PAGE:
If you are reading this post, you most likely have thought about this list of 5 things to improve in education. Perhaps you’ve even implemented changes to make these improvements. I’d be curious to know what other things you are looking to change. I therefor tag the following bloggers, but anyone is welcome to leave a comment or post the meme on their site.

Clif Mims

Chris Craft

Cheryl Oakes

Liz Davis

Bud Hunt

My Aha! Moment of the Day February 27, 2009

The picture taking MACHINE - Kevin Jarrett
The picture taking MACHINE - Kevin Jarrett

I really thought that my Aha! Moment regarding the reload was going to be that it was worth all the time it took to help plan it. During the months leading up to the Google Teacher Academy Reload for the 2nd Cohort I came to know Cristin Frodella, Product Marketing Manager, Apps – Education Edition, Google a little more as she turned down some of my ideas for sessions. My mind went crazy with making sure the Cohort was kept up to date, that the Agenda was populated with the resources from the presenters I had asked to share that day. There was so much to be packed into 2/27/09, yet plenty of time for the educators to socialize and network with each other.

There were countless moments during the day that could have counted as my Aha Moment.

It could have been having been completely distracted as Kevin Jarrett surfed on http://FailBlog.org using his Broadband access as I ignored my GPS and made every wrong turn possible heading into NYC early Friday morning. (That was a first for me – being in the car with someone surfing the Net on their laptop – I so wanted Kevin to be the one driving.)

It wasn’t the fact that the Google Teacher Academy is a wonderful opportunity and continues to be fulfilling as I already knew that or I wouldn’t have offered to help organize the day.

It’s not the experience of going to the Google building in NY. We joke about the micro kitchens, game room and the services that go along with being employed by Google, but the most enticing element of being there is the level of energy. I think I already knew that. I just needed a reminder. (I could take another reminder anytime.)

And then the presentations that I had seen ahead of time came to life. I thought for sure that these would contain my Aha! Moment as each contained a piece of knowledge that captured my interest – too many to list here.

It wasn’t the Monster Milk Truck from Jerry Crisci.

It wasn’t the Google Bunch Video from the Sitterleys.

It wasn’t seeing the definition of  Copyright from Kristin Hokanson.

It wasn’t the Ocean Layer in Google Earth 5 from Bruce Poldermanlealia

It wasn’t that Nancy Sharoff aka Laelia Laval wore purple hair in real life to match her purple hair in Second Life or that 17 GCTs completed this Google Form during the 30 minute demonstration to either be a Buddy in SL or that they wanted a Buddy in SL to help build the presence of GCTs in the virtual world.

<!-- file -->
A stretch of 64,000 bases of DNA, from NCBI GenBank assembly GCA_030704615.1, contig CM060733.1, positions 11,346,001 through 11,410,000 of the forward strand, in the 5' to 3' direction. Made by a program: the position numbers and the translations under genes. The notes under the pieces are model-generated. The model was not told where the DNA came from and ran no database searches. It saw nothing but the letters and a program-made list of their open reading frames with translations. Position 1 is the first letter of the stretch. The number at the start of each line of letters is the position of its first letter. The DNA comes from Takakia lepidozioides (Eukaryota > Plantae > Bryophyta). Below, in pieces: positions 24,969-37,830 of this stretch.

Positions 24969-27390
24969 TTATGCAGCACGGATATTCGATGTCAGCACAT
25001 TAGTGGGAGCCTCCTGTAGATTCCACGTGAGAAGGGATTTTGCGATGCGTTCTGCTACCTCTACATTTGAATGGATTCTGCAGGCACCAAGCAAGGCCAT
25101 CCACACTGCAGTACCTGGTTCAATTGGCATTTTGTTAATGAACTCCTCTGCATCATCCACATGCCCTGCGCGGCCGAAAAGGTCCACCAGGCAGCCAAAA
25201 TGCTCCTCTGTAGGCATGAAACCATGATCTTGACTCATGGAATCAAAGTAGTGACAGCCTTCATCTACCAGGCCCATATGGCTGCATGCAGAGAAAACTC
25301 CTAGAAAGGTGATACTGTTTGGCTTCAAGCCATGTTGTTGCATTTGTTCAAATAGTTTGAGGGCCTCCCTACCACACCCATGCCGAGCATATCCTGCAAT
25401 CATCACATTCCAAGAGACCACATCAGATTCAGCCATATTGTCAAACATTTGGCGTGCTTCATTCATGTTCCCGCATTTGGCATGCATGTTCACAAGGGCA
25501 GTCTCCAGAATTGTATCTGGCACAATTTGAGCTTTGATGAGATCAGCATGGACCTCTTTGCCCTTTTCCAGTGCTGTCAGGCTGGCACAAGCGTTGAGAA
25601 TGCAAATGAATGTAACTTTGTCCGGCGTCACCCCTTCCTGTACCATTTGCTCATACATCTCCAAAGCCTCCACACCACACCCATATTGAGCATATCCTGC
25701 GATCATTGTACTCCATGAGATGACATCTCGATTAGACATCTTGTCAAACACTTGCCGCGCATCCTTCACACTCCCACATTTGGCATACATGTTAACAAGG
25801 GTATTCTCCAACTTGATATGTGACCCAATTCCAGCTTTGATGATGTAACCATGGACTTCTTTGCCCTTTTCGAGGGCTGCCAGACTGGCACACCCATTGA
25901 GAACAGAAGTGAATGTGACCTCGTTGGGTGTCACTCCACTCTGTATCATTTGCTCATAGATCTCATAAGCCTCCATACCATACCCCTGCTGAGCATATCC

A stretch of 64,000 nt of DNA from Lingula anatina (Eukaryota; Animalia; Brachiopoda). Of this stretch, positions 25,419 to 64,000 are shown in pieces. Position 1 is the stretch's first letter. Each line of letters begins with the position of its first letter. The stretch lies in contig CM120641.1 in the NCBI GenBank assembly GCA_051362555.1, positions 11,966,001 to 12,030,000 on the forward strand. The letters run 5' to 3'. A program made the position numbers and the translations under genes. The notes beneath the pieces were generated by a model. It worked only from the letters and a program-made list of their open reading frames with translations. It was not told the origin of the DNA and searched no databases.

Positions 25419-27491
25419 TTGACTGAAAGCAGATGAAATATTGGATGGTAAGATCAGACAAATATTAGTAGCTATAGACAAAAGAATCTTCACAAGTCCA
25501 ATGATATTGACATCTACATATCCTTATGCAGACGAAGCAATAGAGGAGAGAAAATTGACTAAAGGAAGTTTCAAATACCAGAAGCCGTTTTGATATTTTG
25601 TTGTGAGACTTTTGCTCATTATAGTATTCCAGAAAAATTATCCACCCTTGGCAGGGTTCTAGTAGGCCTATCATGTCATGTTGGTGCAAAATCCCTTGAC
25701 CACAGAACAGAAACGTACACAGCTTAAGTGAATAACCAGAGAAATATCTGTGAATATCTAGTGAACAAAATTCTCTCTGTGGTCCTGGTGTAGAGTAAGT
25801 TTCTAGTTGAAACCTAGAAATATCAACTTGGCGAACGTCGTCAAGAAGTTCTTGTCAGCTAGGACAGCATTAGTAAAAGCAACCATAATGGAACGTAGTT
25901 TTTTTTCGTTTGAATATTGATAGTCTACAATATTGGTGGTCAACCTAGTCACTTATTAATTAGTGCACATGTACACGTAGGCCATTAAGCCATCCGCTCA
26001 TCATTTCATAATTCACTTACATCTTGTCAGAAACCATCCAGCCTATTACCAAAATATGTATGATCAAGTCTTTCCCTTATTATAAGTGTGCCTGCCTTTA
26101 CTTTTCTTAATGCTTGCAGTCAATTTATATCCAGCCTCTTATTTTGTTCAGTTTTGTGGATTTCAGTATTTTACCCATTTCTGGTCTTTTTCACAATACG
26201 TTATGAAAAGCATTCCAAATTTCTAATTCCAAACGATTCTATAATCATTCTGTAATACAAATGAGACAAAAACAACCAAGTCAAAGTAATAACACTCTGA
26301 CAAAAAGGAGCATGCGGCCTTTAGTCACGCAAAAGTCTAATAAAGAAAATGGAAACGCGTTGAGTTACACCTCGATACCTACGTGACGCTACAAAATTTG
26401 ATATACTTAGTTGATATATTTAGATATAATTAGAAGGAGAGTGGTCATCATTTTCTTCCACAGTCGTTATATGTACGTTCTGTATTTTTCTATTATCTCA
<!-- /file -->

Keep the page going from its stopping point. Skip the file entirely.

It was the Web 2.0 Smackdown. Just when I thought everyone was completely exhausted and that their brains were on overload and that I had kind of ruined the mood of the room with a failed attempt at leading a question and answer period using Google Moderator, I announced the Smackdown. I wasn’t sure it was going to go well. I figured there were three things working against a successful Smackdown:

  1. Comments from the attendees that they were unprepared as they were unaware this type of activity was going to happen at the Reload.
  2. The Web 2.0 Smackdown was scheduled at the end of a rather long day.
  3. What I thought was a bad feeling in the air due to a failed attempt to use a piece of technology I was not that familiar with. (But hey, who knew I was leading the day? I was only supposed to HELP!)

Here is a list of the tools that were demonstrated. They weren’t all Web 2.0, but it wasn’t about that, it was about sharing tools that we liked and we wanted to share with our GCT colleagues. Even Barry Bachenheimer who had been fighting laryngitis all day wanted a second turn. But we had to bring the day to a close.

  1. http://www.polycom.com/global/documents/support/user/products/video/pvx_quicktips.pdf
  2. http://makeownringtone.com/
  3. http://p22.com/musicfont/
  4. http://www.livescribe.com
  5. http://play.typeracer.com/
  6. http://fcit.usf.edu/matrix/index.htm
  7. http://camfrog.com/
  8. http://scratch.mit.edu/
  9. http://mywebspiration.com/
  10. http://issuu.com/
  11. http://www.xtranormal.com/
  12. http://www.voki.com/

I love the enthusiasm. I love the collaboration. I love the willingness to try to new things and to learn from one another.

You just can’t beat that. That was my Aha! moment. What a way to end the day.

Image Source: KJarrett's Flickr Stream
Image Source: KJarrett's Flickr Stream